Markdown is a great way to write cleanly-formatted text online. However, it doesn’t always play nicely with web services like Google Drive. Here are three editors and one script that will improve your Google Drive/Markdown relationship.
If you want a capable Markdown editor that interfaces cleanly with Google Drive, StackEdit is an awesome choice. It’s a fully-functional WYSIWYG editor that lives in your browser. It supports Markdown Extra, also known as GitHub Markdown, allowing for a wider range of formatting options that vanilla Markdown. It also includes syntax highlighting through Highlight.js, with support for 172 programming languages. Math-focused users can get LaTeX mathematical expressions using MathJax.
You can sync Markdown documents to Google Drive from within Stack Edit for backup or export them to Google Docs as fully-formatted files. These exported files can then be further edited and shared in Google Docs like native files, allowing you to start writing in Markdown but share fully-formatted files. The export is a one-way process, unfortunately. Edits you make in Google Docs won’t be ported back into your Markdown file.
StackEdit also supports exporting to Dropbox, GitHub, Gist, Blogger, and Tumblr, as well as custom export templates for attractive HTML layouts. Files are saved in your local browser storage as you write, so every time you open the app or visit the website, you’ll be greeted by the last file you edited. That storage doesn’t sync across browsers, of course, so you’ll need to use Google Drive for that.
Dillinger is another WYSIWYG Markdown editor available online. Like StackEdit, it lives in your browser, storing documents in your local cache. Dillinger’s default theme is more attractive that StackEdit’s, and the interface feels better designed. However, it’s missing some of the many features that StackEdit offers, which is a little disappointing.
The application can sync files to Google Drive, though it lacks the ability to export to Google Docs like StackEdit does. Dillinger also doesn’t include support for keyboard shortcuts, which is a major shortcoming. This means that to add links, you actually need to type out the appropriate Markdown syntax for links. This isn’t challenging, but it’s much less convenient than using a shortcut to automatically turn the highlighted text into a URL. The developer is actively working on new features, however, and they may add these missing options in the future.
Dillinger does allow you to export straight and styled HTML alongside Markdown and PDFs, and you can save files to Dropbox, Medium, GitHub and OneDrive, in addition to Google Drive.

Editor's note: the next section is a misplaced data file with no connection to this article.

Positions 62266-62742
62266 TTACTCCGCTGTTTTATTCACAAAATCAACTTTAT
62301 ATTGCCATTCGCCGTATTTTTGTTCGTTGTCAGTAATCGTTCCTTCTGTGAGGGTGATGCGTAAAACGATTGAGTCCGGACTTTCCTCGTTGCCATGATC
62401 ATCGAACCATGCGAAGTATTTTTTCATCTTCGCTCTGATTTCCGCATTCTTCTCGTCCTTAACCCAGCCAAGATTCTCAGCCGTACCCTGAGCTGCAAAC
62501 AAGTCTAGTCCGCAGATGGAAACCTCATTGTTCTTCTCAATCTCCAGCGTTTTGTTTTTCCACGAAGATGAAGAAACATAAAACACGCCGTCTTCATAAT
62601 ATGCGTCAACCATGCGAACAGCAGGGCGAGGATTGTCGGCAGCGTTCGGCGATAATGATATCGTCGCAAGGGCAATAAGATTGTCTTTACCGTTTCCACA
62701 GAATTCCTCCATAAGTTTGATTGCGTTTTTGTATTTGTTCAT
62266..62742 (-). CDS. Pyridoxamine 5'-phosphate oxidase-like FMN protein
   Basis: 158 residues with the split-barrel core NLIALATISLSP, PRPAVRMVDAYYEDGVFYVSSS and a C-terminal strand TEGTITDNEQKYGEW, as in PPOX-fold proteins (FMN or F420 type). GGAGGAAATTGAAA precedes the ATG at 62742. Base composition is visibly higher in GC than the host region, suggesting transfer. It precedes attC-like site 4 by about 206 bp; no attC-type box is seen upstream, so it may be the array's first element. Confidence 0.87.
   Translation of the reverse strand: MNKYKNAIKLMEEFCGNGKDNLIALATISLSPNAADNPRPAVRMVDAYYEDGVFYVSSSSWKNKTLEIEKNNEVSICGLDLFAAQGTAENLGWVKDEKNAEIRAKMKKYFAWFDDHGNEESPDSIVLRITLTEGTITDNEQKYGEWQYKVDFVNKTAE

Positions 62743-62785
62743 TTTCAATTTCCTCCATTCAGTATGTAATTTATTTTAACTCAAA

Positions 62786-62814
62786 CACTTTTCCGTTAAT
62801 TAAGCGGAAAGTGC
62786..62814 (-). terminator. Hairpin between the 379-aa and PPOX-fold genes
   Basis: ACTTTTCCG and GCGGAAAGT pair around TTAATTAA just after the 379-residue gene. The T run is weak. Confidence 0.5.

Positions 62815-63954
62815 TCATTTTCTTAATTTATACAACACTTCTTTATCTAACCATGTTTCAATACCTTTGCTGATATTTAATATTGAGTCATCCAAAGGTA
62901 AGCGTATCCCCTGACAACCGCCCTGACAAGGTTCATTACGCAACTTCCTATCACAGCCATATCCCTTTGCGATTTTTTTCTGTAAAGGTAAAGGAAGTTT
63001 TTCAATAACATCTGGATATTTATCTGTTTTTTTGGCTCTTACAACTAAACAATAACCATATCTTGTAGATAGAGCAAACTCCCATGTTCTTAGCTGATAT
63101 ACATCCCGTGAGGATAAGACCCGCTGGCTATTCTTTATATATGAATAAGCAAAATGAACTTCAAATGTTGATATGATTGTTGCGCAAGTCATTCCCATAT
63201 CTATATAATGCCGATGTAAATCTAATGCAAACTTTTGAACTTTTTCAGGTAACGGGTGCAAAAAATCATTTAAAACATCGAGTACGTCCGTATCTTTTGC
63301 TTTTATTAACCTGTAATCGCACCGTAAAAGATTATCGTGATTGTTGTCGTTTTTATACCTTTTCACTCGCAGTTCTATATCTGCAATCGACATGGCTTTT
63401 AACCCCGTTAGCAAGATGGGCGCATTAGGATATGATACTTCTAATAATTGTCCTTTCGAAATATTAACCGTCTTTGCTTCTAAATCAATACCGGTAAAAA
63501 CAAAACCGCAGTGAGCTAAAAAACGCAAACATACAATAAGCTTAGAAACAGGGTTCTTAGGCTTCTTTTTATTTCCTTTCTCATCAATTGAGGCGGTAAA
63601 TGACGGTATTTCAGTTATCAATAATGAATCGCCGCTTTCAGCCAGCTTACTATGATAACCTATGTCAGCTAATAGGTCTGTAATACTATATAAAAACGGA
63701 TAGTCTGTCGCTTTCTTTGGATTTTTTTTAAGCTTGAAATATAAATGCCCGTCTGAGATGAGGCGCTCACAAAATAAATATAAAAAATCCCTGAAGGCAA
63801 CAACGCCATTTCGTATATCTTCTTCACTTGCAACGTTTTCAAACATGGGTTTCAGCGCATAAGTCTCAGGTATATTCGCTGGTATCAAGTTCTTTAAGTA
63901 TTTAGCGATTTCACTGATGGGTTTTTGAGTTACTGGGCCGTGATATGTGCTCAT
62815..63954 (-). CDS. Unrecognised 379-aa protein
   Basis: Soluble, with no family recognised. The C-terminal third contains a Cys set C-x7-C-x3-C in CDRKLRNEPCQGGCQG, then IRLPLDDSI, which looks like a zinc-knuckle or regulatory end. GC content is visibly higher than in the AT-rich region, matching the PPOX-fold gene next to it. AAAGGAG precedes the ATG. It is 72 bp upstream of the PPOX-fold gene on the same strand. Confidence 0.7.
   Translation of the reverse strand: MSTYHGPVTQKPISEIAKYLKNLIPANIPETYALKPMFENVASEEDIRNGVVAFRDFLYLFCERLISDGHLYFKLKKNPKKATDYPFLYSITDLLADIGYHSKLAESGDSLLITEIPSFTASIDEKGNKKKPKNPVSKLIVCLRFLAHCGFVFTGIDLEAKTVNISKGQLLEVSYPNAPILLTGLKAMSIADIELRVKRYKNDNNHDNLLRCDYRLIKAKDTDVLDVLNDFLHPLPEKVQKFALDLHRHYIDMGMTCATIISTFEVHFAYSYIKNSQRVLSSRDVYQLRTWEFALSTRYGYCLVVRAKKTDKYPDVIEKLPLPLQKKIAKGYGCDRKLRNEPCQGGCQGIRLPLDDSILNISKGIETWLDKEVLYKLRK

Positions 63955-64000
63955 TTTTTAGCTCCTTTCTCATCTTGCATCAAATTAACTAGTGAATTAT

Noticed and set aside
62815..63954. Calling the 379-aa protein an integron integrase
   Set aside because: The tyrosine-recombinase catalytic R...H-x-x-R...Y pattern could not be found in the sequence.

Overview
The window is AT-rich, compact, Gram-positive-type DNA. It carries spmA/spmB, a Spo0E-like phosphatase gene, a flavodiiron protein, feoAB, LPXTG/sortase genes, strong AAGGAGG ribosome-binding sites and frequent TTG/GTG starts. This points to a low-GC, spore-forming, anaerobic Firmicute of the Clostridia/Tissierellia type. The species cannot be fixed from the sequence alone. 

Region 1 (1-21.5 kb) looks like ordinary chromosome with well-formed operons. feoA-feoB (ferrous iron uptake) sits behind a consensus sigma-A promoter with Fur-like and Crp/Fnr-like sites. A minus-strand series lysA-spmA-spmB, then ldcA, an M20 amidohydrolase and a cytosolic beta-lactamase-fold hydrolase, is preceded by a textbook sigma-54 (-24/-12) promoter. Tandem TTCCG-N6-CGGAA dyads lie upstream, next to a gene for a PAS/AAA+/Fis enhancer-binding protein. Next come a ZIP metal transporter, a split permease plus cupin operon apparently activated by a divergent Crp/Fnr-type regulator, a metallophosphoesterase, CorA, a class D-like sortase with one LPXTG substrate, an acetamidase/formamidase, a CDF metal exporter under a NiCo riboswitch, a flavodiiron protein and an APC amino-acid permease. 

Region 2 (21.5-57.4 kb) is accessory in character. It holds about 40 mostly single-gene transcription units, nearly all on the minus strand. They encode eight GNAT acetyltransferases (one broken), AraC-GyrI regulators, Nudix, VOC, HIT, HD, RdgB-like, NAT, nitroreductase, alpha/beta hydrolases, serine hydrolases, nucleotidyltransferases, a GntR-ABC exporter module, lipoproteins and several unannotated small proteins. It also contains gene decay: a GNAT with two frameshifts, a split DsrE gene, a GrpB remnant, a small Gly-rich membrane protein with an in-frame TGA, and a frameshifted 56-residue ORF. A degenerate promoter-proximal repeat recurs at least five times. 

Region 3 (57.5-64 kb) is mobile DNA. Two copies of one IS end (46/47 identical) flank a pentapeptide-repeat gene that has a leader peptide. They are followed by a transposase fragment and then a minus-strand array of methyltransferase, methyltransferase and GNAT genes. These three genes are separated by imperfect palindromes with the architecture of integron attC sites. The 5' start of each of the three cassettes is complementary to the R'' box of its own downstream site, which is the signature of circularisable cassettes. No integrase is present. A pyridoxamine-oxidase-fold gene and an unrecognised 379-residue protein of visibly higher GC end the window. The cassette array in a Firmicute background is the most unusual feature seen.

Writebox is an ultra-simple Markdown editor, positioning itself as a distraction-free text editor designed to help you get work done. It includes none of the helpful utilities of either StackEdit or Dillinger. However, if you prefer an ultra-clean writing space, you might like Writebox’s minimalist approach. Writebox can sync files to Google Drive or Dropbox, but the app doesn’t support any kind of Markdown conversion for Google Docs, so you’ll just be looking at plain text files. Like the above options, files are also saved in your local browser cache, so you have access to them from your hard drive, too.
What if you’re trying to go from Google Drive to Markdown instead of the other way around? You can use gdocs2md, an open-source Google Docs script that converts files from Google Docs format to Markdown. Check out the repository on GitHub to get started.
Unfortunately, the script isn’t as easy to use as just opening an app. For each document you want to convert, you’ll need to add and run a new script on that document. The converted Markdown document will then be emailed to the email address associated with your Google Drive account.
Even though it’s a little complicated, the tool works well. It’s especially useful for moving back and forth between Google Docs format and Markdown. You do need to take care to write Google documents that export to Markdown cleanly by using the built-in heading and paragraph styles rather than in-line styling, but that’s actually an easier way to write for most folks.
If you want to write Markdown and export to Google Docs, StackEdit is an excellent choice. If you want to go the opposite direction, gdocs2md will convert your Google Docs to Markdown files.
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